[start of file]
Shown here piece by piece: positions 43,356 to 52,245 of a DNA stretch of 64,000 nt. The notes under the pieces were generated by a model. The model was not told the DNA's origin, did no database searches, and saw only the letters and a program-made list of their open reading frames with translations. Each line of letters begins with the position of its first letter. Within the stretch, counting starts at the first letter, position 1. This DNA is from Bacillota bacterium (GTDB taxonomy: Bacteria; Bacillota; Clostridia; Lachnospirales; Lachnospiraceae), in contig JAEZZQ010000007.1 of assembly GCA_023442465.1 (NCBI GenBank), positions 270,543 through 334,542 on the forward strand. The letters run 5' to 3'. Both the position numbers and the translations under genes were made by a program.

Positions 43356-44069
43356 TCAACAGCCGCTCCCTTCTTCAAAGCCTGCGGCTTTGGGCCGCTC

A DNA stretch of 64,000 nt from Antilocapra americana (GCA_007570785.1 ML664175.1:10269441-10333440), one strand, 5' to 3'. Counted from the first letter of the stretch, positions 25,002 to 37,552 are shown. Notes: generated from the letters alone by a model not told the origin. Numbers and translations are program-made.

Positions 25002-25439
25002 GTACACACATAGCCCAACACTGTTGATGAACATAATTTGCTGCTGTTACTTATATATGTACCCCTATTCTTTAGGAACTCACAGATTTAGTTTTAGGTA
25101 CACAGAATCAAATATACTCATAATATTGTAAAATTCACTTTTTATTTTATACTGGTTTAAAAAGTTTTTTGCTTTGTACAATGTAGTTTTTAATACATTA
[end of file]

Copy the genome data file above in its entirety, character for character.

Shown here piece by piece: positions 43,356 to 52,245 of a DNA stretch of 64,000 nt. The notes under the pieces were generated by a model. The model was not told the DNA's origin, did no database searches, and saw only the letters and a program-made list of their open reading frames with translations. Each line of letters begins with the position of its first letter. Within the stretch, counting starts at the first letter, position 1. This DNA is from Bacillota bacterium (GTDB taxonomy: Bacteria; Bacillota; Clostridia; Lachnospirales; Lachnospiraceae), in contig JAEZZQ010000007.1 of assembly GCA_023442465.1 (NCBI GenBank), positions 270,543 through 334,542 on the forward strand. The letters run 5' to 3'. Both the position numbers and the translations under genes were made by a program.

Positions 43356-44069
43356 TCAACAGCCGCTCCCTTCTTCAAAGCCTGCGGCTTTGGGCCGCTC

A DNA stretch of 64,000 nt from Antilocapra americana (GCA_007570785.1 ML664175.1:10269441-10333440), one strand, 5' to 3'. Counted from the first letter of the stretch, positions 25,002 to 37,552 are shown. Notes: generated from the letters alone by a model not told the origin. Numbers and translations are program-made.

Positions 25002-25439
25002 GTACACACATAGCCCAACACTGTTGATGAACATAATTTGCTGCTGTTACTTATATATGTACCCCTATTCTTTAGGAACTCACAGATTTAGTTTTAGGTA
25101 CACAGAATCAAATATACTCATAATATTGTAAAATTCACTTTTTATTTTATACTGGTTTAAAAAGTTTTTTGCTTTGTACAATGTAGTTTTTAATACATTA